EOC responds to consultation on criminalisation of voyeurism and related offences
In response to the Security Bureau’s consultation on the proposal to introduce “offences of voyeurism, intimate prying, non-consensual photography of intimate parts, and related offences”, the EOC submitted a paper to the Government last week, sharing views and recommendations in line with the Commission’s role in eliminating sexual harassment and promoting gender equality.
The EOC is broadly in favour of the proposal. Owing to wider adoption of smartphones and increased availability of hidden cameras, non-consensual photography of intimate parts, such as upskirting, has become more rampant than ever. Yet, the courts have ruled that the existing offence of obtaining “access to a computer with dishonest or criminal intent”, a charge commonly used in prosecutions against people who engaged in voyeurism or upskirting, is not applicable when the person is only using his or her device. Because of the legal gap thus created, introducing the proposed offences is both timely and necessary in deterring potential offenders and serving justice for victims.
The proposal also floated a plan to criminalise “distribution of surreptitious intimate images and non-consensual distribution of intimate images”, in light of the growing trends of revenge porn and extortion using sexual images. Again, the EOC agrees in principle with the criminalisation of acts involving image-based sexual violence, but the provisions need to be precise and carefully worded, so that innocuous acts, such as the distribution of intimate images among relevant staff as part of an ongoing investigation by an organisation, would not be unintentionally criminalised.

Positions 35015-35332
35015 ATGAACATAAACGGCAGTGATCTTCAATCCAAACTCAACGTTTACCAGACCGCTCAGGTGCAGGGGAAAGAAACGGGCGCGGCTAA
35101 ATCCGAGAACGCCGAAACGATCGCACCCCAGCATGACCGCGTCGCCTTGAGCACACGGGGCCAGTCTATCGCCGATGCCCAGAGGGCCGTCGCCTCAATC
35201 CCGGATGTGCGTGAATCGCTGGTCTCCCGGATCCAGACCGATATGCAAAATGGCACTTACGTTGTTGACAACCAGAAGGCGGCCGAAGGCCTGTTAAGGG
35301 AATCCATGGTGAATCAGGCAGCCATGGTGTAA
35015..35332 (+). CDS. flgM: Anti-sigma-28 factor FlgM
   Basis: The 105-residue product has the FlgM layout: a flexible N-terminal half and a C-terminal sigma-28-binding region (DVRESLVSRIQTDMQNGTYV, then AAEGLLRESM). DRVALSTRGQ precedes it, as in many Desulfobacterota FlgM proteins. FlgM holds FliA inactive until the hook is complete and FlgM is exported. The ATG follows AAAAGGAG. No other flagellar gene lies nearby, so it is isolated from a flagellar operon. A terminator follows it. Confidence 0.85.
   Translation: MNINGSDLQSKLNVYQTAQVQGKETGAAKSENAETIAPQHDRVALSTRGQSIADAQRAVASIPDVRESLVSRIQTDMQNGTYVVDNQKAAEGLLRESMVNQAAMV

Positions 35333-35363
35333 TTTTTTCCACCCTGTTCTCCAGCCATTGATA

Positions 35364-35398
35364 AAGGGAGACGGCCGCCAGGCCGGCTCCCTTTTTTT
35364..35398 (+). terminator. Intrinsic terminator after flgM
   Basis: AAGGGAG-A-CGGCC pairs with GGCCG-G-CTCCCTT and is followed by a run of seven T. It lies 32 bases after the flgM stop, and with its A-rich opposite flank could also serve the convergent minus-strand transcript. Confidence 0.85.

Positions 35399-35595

In addition, the EOC stressed that any new offences introduced should avoid distinctions based on gender or sexual orientation as far as possible. While the guiding principle of gender neutrality was espoused by the Law Reform Commission, the EOC also believes that everyone in society should be protected from sex crimes regardless of their sexual orientation, gender identity or intersex status.
The EOC has also taken this opportunity to express its views for potentially reviewing and expanding the scope of the decade-old Sexual Conviction Record Check Scheme, in order to better protect different vulnerable groups.
Learn more about the EOC’s position by clicking the link below.